My elbows were sore. I felt like someone smacked them both with a hammer. It’s because I’d been on my computer all day long. On a Saturday. When I’m working, my elbows sit on the desk. It’s not ergonomically correct, I know. It hurt.
And it was a reminder of how I’d spent my time that day. Not with my kids, but instead fixing website details and figuring out pricing for our new organic lawn care business, Whole Yards.
I knew going into this learning-on-the-fly-adventure that I’d make sacrifices in order to run a business. I knew that this time of year would be busy, especially this first year. Late winter is when the lawn care industry ramps up for spring. Add to that the fact that I’m slow. I’m overly-detail oriented. I check and double check and triple check. Math takes me a long time. I like things to work properly, like Sir James Dyson.
But ten hours on a Saturday? In front of a computer?
If there’s anything I learned from our Advent Adventure this winter, it’s that I love setting aside structured time to spend with my kids and husband.
You know the famous Ferris Bueller quote, “Life moves pretty fast. If you don’t stop and look around once in a while, you could miss it.”
That’s not just for high-schoolers. That totally applies to raising kids. Maybe more to raising kids than to anything else.
I’m looking for balance. I’m ready to set some boundaries for myself. When my kids are around, I want to spend most of my time making eye contact with them. I want to know them deeply. I want to laugh with them and dance and hug and get into arguments about whose turn it is to clean out the cat’s litter box and why there is trash all over the bathroom floor.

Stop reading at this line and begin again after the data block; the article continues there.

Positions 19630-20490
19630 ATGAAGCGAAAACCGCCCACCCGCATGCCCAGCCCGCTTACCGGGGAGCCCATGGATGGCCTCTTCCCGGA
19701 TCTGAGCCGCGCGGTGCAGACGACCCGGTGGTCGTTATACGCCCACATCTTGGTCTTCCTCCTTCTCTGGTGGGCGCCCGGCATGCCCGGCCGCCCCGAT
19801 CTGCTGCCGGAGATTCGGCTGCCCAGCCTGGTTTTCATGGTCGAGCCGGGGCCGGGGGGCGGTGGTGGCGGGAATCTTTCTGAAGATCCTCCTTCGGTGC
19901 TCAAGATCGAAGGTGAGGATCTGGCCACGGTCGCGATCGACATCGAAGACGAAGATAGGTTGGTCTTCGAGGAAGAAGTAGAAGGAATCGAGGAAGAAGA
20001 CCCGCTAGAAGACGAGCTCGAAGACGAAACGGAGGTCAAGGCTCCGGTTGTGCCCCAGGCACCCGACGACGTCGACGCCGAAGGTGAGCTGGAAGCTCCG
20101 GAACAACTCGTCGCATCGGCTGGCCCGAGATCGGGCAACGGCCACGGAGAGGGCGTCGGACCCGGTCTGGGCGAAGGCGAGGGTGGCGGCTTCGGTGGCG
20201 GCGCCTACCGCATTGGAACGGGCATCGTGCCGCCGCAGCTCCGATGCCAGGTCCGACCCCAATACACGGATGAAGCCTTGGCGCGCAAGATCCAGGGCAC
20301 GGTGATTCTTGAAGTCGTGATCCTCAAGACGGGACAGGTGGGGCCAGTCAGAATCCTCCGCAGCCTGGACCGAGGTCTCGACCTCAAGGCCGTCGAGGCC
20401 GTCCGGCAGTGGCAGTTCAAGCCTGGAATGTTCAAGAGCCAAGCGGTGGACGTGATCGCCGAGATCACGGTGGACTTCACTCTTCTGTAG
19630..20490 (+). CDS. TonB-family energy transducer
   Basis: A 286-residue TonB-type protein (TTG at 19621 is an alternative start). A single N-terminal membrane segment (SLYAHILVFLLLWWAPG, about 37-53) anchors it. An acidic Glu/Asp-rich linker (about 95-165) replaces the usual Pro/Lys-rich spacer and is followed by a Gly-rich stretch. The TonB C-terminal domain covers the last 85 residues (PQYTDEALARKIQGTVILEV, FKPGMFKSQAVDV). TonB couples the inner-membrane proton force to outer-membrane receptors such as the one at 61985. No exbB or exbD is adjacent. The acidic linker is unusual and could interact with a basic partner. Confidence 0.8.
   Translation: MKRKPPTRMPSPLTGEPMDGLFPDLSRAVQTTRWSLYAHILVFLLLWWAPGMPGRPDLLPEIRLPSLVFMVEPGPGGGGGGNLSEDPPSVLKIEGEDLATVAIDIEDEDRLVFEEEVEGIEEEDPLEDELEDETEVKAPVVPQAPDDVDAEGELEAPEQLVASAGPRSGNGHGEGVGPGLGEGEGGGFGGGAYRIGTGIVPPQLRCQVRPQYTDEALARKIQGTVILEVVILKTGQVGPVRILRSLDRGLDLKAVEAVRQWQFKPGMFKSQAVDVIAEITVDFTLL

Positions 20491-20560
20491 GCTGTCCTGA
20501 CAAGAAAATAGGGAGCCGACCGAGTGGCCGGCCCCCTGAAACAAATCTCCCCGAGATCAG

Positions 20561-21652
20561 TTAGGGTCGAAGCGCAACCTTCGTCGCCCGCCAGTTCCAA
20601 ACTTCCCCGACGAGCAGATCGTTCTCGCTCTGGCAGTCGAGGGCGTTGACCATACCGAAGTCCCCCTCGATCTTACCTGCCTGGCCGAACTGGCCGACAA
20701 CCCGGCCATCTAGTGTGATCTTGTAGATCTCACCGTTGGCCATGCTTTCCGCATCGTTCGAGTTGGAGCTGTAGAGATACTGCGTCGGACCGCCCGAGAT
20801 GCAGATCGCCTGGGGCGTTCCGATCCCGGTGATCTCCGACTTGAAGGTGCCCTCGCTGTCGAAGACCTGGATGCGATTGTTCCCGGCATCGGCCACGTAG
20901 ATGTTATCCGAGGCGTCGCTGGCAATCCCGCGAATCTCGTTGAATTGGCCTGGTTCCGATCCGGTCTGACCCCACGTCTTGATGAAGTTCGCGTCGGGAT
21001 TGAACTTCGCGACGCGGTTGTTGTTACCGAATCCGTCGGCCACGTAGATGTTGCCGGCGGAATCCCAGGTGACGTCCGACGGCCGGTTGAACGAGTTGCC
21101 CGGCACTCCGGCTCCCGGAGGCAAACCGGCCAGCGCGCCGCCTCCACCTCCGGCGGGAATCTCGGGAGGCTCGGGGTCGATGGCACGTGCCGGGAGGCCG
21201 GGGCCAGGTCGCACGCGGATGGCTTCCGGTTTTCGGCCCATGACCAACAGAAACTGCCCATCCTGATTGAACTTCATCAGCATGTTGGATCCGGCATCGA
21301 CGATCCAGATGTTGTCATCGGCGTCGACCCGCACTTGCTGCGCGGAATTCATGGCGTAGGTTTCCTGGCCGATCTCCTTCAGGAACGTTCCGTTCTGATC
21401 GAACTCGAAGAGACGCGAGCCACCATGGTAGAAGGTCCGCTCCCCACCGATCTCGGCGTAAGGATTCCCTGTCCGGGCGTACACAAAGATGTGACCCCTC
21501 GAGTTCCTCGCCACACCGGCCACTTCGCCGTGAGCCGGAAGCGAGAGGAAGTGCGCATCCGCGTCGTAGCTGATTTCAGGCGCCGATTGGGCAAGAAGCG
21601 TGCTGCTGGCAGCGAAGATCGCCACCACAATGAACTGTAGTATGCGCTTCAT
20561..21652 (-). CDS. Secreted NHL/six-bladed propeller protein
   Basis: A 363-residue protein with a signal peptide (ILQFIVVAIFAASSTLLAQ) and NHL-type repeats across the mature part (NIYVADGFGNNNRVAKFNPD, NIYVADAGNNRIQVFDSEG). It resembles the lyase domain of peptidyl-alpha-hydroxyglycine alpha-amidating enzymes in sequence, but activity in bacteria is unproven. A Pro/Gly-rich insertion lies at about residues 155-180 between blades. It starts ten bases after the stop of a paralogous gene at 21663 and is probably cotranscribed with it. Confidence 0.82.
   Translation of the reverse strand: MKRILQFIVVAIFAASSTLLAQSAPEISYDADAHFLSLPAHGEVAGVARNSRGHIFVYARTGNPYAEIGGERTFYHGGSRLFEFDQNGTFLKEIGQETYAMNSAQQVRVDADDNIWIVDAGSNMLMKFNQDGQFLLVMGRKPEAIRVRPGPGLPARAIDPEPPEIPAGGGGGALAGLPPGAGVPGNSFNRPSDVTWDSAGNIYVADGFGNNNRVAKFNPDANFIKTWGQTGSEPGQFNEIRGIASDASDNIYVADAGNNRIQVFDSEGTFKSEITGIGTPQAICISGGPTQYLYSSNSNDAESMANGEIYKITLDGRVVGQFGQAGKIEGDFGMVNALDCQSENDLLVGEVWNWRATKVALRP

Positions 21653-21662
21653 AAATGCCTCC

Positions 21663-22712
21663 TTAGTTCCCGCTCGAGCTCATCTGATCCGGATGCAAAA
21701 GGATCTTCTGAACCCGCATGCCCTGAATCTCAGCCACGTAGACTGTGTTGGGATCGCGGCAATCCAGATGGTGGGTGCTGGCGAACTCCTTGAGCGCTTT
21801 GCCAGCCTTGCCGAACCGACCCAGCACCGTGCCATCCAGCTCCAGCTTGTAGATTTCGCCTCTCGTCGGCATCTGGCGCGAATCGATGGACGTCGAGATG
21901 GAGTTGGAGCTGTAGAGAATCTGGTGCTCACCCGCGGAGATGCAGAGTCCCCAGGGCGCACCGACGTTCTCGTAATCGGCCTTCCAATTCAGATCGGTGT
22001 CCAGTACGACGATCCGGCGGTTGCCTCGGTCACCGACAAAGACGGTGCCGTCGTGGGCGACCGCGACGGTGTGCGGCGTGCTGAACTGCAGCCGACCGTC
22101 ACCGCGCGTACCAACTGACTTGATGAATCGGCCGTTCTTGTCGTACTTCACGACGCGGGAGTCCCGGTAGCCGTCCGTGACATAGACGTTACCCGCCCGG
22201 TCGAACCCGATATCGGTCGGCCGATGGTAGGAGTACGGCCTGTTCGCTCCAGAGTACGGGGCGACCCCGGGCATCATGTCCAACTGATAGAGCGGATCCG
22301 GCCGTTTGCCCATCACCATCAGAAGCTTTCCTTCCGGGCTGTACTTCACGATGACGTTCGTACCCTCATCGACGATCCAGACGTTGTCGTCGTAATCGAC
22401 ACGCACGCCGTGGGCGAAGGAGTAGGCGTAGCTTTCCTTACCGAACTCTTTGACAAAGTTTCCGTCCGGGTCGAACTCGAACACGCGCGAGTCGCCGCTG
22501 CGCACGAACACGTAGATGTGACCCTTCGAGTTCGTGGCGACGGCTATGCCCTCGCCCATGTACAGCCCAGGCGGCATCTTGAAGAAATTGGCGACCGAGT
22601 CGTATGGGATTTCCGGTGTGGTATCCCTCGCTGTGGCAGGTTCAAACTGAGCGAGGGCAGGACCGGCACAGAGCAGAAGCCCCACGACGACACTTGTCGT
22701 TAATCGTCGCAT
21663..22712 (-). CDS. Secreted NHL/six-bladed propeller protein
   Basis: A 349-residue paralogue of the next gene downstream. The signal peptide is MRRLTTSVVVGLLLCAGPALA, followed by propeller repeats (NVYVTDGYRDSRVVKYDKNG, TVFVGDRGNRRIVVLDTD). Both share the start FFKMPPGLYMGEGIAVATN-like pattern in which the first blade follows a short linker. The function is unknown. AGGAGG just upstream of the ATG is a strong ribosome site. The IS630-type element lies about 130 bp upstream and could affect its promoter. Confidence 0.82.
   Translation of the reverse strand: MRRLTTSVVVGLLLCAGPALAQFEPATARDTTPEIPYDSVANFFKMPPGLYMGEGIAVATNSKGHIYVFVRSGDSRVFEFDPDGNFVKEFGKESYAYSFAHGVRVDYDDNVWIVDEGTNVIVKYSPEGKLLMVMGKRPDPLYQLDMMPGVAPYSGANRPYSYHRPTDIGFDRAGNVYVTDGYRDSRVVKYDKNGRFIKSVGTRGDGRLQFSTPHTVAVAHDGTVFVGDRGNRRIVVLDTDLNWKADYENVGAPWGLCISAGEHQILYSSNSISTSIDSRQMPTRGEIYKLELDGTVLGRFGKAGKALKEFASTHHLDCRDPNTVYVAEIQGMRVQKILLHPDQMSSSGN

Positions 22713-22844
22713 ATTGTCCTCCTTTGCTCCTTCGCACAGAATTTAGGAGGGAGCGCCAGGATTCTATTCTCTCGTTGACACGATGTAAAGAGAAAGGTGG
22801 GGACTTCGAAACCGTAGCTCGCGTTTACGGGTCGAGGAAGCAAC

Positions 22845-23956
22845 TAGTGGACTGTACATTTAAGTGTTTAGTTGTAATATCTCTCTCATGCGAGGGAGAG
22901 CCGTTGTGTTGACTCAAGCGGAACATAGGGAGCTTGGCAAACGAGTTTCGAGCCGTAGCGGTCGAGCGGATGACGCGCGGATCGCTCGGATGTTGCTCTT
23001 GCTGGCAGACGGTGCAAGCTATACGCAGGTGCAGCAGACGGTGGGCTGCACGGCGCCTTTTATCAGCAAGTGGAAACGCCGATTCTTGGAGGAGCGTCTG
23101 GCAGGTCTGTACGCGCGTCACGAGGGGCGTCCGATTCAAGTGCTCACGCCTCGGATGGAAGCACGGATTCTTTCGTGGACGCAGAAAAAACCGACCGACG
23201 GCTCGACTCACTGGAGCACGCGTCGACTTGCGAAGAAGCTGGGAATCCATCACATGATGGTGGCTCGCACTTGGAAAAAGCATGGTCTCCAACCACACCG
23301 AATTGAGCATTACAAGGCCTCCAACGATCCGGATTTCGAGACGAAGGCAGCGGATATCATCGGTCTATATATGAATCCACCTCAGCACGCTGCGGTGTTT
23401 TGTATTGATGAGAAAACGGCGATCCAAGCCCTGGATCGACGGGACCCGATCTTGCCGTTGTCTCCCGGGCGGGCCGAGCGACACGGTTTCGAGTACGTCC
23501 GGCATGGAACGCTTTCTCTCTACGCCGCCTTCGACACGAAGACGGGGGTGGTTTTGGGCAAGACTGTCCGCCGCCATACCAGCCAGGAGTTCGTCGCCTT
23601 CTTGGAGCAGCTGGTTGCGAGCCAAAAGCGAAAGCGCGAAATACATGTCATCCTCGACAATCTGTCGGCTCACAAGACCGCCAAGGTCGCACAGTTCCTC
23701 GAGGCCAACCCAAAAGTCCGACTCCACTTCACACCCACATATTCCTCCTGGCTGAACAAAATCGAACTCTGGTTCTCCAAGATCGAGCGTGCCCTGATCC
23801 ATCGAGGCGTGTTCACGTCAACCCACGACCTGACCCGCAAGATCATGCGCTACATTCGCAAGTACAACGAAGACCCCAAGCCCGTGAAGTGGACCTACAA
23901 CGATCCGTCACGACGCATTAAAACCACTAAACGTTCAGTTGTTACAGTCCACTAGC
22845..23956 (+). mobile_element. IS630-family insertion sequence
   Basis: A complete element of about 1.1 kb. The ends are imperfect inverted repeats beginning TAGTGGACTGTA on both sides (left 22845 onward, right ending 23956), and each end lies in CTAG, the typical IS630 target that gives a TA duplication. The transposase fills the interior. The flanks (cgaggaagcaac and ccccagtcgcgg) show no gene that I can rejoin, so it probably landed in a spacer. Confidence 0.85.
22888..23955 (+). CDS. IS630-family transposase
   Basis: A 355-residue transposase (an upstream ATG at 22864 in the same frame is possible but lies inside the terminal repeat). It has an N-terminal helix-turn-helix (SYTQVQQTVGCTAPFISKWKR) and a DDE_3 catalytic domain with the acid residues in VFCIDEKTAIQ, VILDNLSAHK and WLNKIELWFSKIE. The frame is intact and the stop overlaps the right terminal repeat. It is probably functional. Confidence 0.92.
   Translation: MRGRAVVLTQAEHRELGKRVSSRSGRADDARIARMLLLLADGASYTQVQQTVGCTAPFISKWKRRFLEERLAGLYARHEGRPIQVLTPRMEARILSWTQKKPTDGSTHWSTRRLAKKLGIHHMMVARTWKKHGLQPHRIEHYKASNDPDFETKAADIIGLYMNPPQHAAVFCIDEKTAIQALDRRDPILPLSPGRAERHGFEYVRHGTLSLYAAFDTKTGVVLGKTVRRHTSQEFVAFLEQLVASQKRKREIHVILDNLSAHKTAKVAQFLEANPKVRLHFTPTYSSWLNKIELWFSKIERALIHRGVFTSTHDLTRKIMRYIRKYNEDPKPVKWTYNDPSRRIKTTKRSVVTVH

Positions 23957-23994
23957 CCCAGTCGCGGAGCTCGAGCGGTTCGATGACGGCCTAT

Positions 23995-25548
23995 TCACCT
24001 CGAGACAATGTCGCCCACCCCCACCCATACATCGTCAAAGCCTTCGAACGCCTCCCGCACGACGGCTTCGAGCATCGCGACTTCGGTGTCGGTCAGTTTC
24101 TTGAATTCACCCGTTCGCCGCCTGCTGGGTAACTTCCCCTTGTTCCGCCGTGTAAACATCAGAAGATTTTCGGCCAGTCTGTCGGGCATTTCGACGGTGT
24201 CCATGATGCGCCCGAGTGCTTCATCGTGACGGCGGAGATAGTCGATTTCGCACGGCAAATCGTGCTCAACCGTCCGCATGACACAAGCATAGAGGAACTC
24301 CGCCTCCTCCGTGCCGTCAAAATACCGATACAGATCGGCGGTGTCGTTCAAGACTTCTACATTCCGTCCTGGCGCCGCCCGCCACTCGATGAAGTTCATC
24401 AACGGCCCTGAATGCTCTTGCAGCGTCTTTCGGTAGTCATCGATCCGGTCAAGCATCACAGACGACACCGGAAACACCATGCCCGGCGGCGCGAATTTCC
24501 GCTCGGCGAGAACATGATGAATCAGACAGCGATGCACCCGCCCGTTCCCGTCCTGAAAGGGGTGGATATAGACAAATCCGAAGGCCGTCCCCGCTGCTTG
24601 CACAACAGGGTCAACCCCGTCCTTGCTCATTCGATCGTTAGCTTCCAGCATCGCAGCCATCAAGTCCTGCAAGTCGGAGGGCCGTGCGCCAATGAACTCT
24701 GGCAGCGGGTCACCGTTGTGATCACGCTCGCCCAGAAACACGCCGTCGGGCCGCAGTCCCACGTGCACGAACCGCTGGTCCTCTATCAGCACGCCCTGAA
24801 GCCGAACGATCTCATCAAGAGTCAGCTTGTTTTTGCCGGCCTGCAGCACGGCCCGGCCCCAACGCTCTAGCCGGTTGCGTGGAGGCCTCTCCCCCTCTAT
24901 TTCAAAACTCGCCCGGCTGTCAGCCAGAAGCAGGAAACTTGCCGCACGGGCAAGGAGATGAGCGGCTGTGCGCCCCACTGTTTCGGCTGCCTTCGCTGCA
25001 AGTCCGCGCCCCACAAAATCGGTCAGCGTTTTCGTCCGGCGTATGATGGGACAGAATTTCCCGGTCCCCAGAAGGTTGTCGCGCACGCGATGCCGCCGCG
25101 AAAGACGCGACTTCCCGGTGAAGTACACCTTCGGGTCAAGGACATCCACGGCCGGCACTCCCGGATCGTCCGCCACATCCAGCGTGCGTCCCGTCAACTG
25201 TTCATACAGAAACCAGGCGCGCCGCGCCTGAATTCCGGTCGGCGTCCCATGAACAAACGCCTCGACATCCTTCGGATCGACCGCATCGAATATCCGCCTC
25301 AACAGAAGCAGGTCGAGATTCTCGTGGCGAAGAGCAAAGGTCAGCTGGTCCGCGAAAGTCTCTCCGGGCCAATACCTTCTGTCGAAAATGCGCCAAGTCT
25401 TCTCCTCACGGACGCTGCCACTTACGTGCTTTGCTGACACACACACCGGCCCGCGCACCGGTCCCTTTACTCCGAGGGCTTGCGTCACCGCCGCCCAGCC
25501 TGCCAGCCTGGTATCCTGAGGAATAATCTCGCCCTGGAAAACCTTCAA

How does a person make that happen? I’m not one for rules. I can’t say, “No weekend work. Ever.” Because there will be weekends. And there will be evenings.
But there shouldn’t be hustle or ignoring each other or snapping at each other because we’re tied up in work.
940 Saturdays from the time my kids are born until they’re 18. I’m more than halfway done. I can make a business run 400 Saturdays from now. And maybe I can make it run now. I’ve got seven more months to figure that out. But my kids come first.
How do you balance your time? What’s your strategy?
This post is part of a series called Business 101, where I share my experience taking over a business for 8 months while I figure out whether it’s something I want to take on permanently.